For some people, even a trace amount of allergen can cause a life-threatening reaction.


People with asthma and anaphylaxis seem to have an increased risk of developing a severe reaction.

What is anaphylaxis?

Anaphylaxis is a life-threatening allergic reaction to a specific trigger in a person who has become sensitive to that trigger.

What are common triggers?

The most common food allergens are peanuts, tree nuts, fish, shellfish, eggs, milk, soy, wheat, sesame seeds, and sulphites. Other triggers include insect stings, medication, latex and exercise.

Who is at risk?

A conservative estimate is that 2% of the population (approximately 600,000 Canadians) may be affected by potentially life-threatening allergies. The incidence is higher in children and it has increased dramatically in the last decade.

Why is anaphylaxis so dangerous?

Anaphylactic shock is an explosive overreaction of the body's immune system to a triggering agent (allergen). Many body systems may be involved, upper and lower respiratory, gastrointestinal and cardiovascular. It can cause swelling, difficulty breathing, abdominal cramps, vomiting, diarrhea, circulatory collapse, coma and death.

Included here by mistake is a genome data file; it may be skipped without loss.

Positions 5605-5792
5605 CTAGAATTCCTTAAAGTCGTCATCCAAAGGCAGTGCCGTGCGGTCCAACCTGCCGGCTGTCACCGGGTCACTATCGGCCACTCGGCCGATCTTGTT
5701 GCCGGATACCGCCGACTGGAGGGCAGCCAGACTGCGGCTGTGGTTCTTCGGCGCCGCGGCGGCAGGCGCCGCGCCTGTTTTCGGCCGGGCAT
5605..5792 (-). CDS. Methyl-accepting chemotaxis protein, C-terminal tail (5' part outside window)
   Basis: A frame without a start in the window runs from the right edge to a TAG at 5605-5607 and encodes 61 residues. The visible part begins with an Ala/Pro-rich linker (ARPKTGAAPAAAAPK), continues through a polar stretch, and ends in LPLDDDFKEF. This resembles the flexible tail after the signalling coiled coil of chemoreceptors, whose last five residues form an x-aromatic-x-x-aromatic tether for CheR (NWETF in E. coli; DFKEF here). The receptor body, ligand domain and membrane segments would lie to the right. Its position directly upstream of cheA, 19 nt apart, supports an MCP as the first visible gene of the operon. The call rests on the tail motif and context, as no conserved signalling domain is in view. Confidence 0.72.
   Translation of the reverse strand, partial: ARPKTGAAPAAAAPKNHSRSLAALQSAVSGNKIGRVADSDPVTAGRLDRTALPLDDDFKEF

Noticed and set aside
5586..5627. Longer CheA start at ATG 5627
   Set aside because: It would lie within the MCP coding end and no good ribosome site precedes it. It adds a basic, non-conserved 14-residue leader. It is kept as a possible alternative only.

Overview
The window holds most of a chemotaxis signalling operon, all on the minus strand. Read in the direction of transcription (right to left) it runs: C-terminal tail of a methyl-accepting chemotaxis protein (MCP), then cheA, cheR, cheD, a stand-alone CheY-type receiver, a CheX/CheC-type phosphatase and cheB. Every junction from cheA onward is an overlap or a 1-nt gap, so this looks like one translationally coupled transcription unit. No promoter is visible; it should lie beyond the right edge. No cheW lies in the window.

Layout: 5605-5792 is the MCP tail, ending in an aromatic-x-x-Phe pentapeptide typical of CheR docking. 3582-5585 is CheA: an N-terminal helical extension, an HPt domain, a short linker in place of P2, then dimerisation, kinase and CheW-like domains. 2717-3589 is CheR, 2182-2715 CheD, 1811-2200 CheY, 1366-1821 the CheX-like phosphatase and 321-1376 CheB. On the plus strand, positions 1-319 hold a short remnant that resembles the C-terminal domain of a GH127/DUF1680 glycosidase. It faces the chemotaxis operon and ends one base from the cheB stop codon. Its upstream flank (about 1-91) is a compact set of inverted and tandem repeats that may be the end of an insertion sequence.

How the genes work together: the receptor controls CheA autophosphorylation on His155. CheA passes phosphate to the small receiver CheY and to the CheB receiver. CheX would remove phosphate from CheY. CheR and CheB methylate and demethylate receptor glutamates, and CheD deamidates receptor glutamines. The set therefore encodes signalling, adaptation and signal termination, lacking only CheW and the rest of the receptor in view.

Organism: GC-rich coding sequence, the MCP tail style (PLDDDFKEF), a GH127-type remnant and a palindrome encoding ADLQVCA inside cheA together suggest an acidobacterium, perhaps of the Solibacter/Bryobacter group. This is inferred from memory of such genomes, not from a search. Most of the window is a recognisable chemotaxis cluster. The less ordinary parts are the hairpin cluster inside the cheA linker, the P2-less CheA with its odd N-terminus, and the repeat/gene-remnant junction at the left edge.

Symptoms tend to develop quickly although there may also be a delayed onset. Someone who is experiencing a reaction may become uneasy, upset and red in the face. They may also develop a rapid heartbeat, prickling and itchiness in the skin and ears, sneezing, coughing and difficulty breathing. Shock may then follow, in which blood vessels become leaky, blood pressure falls and the person becomes cold, clammy and faint.